“The relationship didn’t work out. I also realized that I didn’t want to buy the practice as I had originally planned.” Adam moved back down to the coast and started working in a practice in Coquitlam.

“I wasn’t so happy working there. A friend of mine from dental school told me about an opportunity in Merritt (BC). That’s where I’m working now. I do a lot of work with members of the First Nations there. I’m glad to be doing something that I feel good about. I work there during the week Monday to Thursday and then I have my place down here in Gastown (Vancouver). I was carrying a large student loan debt. It was up at almost two-hundred-and-fifty-thousand (dollars) by the time I graduated from dental school,” he said. 


“Dentists make pretty good money. But I also struggle with certain aspect of the industry. Stuff like a patient that shows up with the start of a cavity. As a dentist you can encourage the patient to change their habits and through proper brushing and flossing, and monitoring the progress, that tooth can actually remineralize. There isn’t always a need to do a filling. But many dentists will do work that doesn’t need to be done. I don’t want to ever be that kind of dentist. That’s why I decided not to buy a practice just yet. It takes a lot of money to hire staff and run a practice. But I don’t want to be a dentist who makes a lot of money from people that can’t afford to pay for work they don’t need. Or even for work they do need,” said Adam. 


“I’ve probably got about another year before I can pay off the student loans. Then I’m thinking of taking some time and perhaps traveling for a while,” he said.

“Sometimes I feel like my youth is closing in on me. I’ve got a bit of a medical situation that I’m working through right now. I’ve got some pain that I’m dealing with, mostly in my neck, because of my work. I’m thinking that taking some time off and traveling would be good for me. Perhaps do some dentistry in countries that need support. It’s not as easy in the US because you need to write their exams before you can practice. But in the UK, Australia and New Zealand I could practise. Or even better yet, doing some work in a country that needs some help. I’d like to do something that helps people.”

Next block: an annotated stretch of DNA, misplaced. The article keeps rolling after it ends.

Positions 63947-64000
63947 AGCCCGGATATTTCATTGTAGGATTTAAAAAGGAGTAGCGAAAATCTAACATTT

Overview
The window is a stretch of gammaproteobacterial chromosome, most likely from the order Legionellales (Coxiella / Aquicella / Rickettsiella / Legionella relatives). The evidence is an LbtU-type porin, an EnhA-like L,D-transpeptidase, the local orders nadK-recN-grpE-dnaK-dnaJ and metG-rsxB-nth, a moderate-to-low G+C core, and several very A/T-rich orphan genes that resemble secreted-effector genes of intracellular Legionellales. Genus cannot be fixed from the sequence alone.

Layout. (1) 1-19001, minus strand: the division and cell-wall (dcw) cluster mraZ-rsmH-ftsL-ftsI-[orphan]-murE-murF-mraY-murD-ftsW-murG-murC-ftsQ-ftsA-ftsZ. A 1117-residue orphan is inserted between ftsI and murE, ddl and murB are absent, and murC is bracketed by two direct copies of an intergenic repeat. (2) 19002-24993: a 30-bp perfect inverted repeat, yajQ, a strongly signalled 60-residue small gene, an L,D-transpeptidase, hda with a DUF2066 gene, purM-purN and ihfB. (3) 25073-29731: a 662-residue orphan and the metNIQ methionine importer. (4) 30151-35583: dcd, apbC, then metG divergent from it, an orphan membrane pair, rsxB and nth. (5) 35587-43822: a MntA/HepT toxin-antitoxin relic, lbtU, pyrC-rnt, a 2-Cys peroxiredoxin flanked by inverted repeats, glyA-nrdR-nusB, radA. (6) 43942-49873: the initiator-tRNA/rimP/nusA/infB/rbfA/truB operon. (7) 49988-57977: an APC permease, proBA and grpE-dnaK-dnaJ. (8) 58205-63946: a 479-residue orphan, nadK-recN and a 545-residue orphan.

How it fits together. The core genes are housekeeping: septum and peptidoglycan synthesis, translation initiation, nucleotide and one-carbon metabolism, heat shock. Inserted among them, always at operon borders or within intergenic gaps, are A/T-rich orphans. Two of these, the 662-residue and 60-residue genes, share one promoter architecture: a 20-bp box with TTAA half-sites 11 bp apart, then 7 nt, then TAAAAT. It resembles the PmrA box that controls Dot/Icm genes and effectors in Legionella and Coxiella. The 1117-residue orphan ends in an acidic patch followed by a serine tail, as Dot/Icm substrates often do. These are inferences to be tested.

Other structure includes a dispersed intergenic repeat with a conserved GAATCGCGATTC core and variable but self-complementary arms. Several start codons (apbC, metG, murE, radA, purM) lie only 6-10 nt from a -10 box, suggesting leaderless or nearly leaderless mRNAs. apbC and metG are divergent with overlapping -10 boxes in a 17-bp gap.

We spoke a bit about tattoos as well. Adam told me that he has two.

“I have one down here,” he says, pointing to the back of his right arm.

“It says ‘therapy.’ When I was doing my undergrad, a group of us would get together for drinks once a week or so and we called it therapy, so I got that. I also have another tattoo that I got recently. A good friend of mine from dental school committed suicide a month after we graduated. Dentistry as an industry apparently has one of the highest suicide rates. Every time I hear that I think of him. So I got this tribute piece to my friend,” he said. Adam lifted his shirt and shows me the tattoo. It is a strikingly beautiful shade of navy blue. An illustration of two characters, done on his ribcage.

“The Dean of UofT gave us an Anaesthesia lecture with this picture in his presentation. I liked the image and kept it. It had three characters in the original image, but I just got two of them doe, as a tribute.” Adam wasn't sure who the artist was that drew the original illustration. I came home and did some research. It was drawn in the year 1900, by Hans Tegner, a Danish artist, as an illustration for a children’s story by Hans Christian Andersen, called “Aunty Toothache.” #notastranger

*Fact Check - the tattoo illustration -

 **Fact Check - ‘Aunty Toothache’ -